Angelina Jolie and UNHCR chief Guterres shocked at Mediterranean high seas tragedy

News Stories, 6 April 2011

© Franco Lannino/ANSA
A boat arrives in Lampedusa after leaving North Africa. The boat that sank on Wednesday tried to make the same journey.

GENEVA, April 6 (UNHCR) UN High Commissioner for Refugees António Guterres and UNHCR Goodwill Ambassador Angelina Jolie expressed "deep shock" on Wednesday at the reported drownings of 213 people in rough waters some 60 kilometres off the southern coast of Italy.

According to survivors, the group, including Somalis, Eritreans and Ivorians, set off from Libya three days ago in an attempt to reach the Italian island of Lampedusa in the Mediterranean. They told UNHCR that many women and three children were among the 213 people who are presumed to have drowned when the vessel foundered on Wednesday. The Italian coastguard rescued 47 people, including two women, one of them pregnant.

"These people were refugees twice," Guterres said. "They fled war and persecution in their own countries and now, in their attempt to seek safety in Italy, they tragically lost their lives."

This is particularly disturbing, Guterres said, at a time when UNHCR and other organizations are providing humanitarian aid and refugee protection to people fleeing across the land borders of Libya. "I appeal to all those patrolling the Mediterranean Sea to do everything they can to help vessels in distress."

UNHCR Goodwill Ambassador Angelina Jolie, who today concluded a two-day trip to Tunisia, said, "Having just spent time with similar families fleeing the violence in Libya, I am deeply saddened by the large loss of life of people who were simply trying to escape war and find refuge. It is all the more devastating knowing that children were on board."

Jolie, who visited Tunisia's border with Libya, added, "It is urgent that we find ways to ensure safe passage out of Libya for the civilians caught in the crossfire."

Libya has traditionally been a transit and destination country for refugees. UNHCR has recognized 8,000 Palestinian, Iraqi, Sudanese, Ethiopian, Somali and Eritrean refugees inside Libya. A further 3,000 were seeking asylum while thousands more, who lacked access to UNHCR's office in Tripoli, were believed to be in the country.

People from sub-Saharan Africa seem to be particularly at risk as they are being associated with foreign mercenaries. Many are taking desperate measures to escape.

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The High Commissioner

António Guterres, who joined UNHCR on June 15, 2005, is the UN refugee agency's 10th High Commissioner.

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Angelina Jolie meets boat people in Malta, Lampedusa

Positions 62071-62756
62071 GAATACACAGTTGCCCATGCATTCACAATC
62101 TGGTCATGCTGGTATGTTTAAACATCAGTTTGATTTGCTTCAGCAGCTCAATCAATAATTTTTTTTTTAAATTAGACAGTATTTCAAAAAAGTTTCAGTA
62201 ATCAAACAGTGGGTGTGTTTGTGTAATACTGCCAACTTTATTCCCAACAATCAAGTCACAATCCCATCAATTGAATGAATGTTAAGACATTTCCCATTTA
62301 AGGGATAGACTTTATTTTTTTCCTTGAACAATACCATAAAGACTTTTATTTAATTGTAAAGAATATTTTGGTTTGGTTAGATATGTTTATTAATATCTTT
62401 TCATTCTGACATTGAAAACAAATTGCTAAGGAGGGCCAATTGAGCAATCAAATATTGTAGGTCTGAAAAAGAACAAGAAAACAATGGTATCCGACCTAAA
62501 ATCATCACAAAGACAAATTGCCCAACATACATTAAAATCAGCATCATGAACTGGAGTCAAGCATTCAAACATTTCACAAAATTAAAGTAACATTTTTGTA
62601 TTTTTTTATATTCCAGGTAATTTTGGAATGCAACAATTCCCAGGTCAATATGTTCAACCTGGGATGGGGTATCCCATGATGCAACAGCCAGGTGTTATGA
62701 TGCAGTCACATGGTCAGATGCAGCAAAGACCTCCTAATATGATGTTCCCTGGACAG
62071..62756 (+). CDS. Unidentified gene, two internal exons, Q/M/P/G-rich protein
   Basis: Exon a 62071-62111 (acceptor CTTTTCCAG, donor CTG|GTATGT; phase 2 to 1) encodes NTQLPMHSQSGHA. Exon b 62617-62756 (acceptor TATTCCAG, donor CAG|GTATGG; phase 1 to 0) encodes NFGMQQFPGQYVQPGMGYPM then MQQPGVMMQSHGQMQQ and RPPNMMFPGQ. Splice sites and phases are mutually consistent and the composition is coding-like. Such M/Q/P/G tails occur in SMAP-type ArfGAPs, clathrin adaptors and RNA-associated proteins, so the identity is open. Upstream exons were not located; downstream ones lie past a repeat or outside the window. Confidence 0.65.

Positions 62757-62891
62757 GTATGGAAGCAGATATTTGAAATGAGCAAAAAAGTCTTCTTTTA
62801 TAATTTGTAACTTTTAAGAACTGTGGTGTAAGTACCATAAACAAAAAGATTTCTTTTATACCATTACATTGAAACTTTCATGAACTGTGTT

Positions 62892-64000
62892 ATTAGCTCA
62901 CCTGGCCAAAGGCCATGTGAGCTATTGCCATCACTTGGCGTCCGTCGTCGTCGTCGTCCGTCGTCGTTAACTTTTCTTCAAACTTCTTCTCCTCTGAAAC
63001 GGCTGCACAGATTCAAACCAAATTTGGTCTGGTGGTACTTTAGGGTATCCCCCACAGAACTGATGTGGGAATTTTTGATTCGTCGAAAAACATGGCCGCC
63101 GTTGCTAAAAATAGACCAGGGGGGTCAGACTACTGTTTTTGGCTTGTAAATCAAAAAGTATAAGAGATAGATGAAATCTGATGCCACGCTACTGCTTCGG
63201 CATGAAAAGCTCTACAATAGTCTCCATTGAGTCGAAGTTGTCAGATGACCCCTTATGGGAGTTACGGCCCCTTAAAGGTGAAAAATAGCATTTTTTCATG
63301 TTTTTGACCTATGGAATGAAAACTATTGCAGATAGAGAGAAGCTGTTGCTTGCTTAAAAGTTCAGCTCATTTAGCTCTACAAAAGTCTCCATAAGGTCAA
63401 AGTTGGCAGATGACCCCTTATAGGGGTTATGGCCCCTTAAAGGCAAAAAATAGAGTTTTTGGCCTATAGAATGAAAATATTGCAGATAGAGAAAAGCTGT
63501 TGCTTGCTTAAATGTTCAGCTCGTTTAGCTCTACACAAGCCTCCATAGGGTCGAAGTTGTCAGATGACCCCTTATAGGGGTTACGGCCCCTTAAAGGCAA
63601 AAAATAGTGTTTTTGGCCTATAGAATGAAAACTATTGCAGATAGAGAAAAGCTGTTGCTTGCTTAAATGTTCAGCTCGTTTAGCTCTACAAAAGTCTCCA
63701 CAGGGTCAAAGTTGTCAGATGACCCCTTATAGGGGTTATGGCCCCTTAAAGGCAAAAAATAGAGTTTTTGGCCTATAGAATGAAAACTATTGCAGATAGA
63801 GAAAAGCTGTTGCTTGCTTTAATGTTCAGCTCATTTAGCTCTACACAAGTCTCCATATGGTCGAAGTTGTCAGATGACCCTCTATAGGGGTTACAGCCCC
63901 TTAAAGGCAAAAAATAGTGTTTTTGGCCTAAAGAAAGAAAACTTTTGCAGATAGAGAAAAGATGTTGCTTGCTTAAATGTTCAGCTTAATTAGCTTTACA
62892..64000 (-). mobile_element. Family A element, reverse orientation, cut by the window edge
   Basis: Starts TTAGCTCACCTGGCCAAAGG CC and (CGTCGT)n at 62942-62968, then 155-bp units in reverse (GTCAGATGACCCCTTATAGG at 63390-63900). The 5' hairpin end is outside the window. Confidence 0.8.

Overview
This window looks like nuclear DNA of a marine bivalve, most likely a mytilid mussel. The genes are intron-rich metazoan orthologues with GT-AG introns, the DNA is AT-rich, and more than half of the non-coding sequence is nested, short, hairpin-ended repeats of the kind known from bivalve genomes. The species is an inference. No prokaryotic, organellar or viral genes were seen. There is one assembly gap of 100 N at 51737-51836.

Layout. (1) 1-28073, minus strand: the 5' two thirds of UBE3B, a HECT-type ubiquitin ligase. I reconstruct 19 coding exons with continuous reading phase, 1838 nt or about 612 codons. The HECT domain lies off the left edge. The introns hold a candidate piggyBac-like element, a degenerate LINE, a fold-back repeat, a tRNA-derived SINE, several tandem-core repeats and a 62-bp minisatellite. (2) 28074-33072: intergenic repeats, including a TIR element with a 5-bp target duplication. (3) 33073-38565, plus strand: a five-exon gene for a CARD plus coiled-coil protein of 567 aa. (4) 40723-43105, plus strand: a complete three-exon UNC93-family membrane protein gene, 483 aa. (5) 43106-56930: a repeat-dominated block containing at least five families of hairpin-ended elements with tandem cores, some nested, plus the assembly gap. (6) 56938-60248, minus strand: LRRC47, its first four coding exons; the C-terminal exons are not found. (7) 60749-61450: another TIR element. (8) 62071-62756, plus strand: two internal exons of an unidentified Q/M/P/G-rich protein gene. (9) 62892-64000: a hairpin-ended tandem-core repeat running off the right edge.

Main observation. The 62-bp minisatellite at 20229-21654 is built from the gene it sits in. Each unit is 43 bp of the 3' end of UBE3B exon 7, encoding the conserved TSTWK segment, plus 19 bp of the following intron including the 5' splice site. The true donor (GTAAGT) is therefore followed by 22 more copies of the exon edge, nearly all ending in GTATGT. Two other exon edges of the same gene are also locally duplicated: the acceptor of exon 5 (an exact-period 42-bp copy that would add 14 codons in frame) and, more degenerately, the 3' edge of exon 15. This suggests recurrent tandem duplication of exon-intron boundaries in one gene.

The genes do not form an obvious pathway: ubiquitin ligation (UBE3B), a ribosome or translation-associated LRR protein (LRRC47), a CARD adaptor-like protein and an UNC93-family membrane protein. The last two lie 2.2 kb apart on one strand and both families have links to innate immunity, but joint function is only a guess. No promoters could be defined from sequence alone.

Goodwill Ambassador Angelina Jolie joined UNHCR chief António Guterres on the Italian island of Lampedusa, where they met with boat people who have fled unrest in North Africa.

More than 40,000 people, including refugees and asylum-seekers, have crossed the Mediterranean on overcrowded boats and descended on the small island since the beginning of the year.

The UNHCR Goodwill Ambassador flew to Lampedusa from Malta, which has also been a destination for people fleeing North Africa by boat.

Angelina Jolie meets boat people in Malta, Lampedusa

Angelina Jolie returns to Iraq, urges support for the displaced

UNHCR Goodwill Ambassador Angelina Jolie returned to Iraq in July 2009 to offer support to the hundreds of thousands of Iraqis who remain displaced within their own country.

During her day-long visit to Baghdad, UNHCR Goodwill Ambassador Angelina Jolie visited a makeshift settlement for internally displaced people in north-west Baghdad where she met families displaced from the district of Abu Ghraib, located to the west of Baghdad, and from the western suburbs of the capital.

Despite the difficulties in Iraq, Jolie said this was a moment of opportunity for Iraqis to rebuild their lives. "This is a moment where things seem to be improving on the ground, but Iraqis need a lot of support and help to rebuild their lives."

UNHCR estimates that 1.6 million Iraqis were internally displaced by a wave of sectarian warfare that erupted in February 2006 after the bombing of a mosque in the ancient city of Samarra. Almost 300,000 people have returned to their homes amid a general improvement in the security situation since mid-2008.

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UNHCR Goodwill Ambassador Angelina Jolie met with forcibly displaced people on April 5, 2010 during her first visit to Bosnia and Herzegovina. The actress, accompanied by her partner Brad Pitt, called for steps to end the continued suffering of these victims of the Bosnian War after hearing their harrowing tales and seeing their grim living conditions.

Jolie was clearly moved by the spirit - and the ordeal - of the people she met and she pledged to highlight their case. Most of the people she talked to have been living in exile since the end of the 1992-1995 conflict. Jolie visited collective centres in the towns of Gorazde and Rogatica, where the inhabitants lack basic services such as running water.

The actress spent some time with a group of women who were raped or tortured during the war. Their tales left a deep impression on her. She also met a family of refugee returnees who were still waiting to move into their village home near the eastern Bosnian town of Visegrad.

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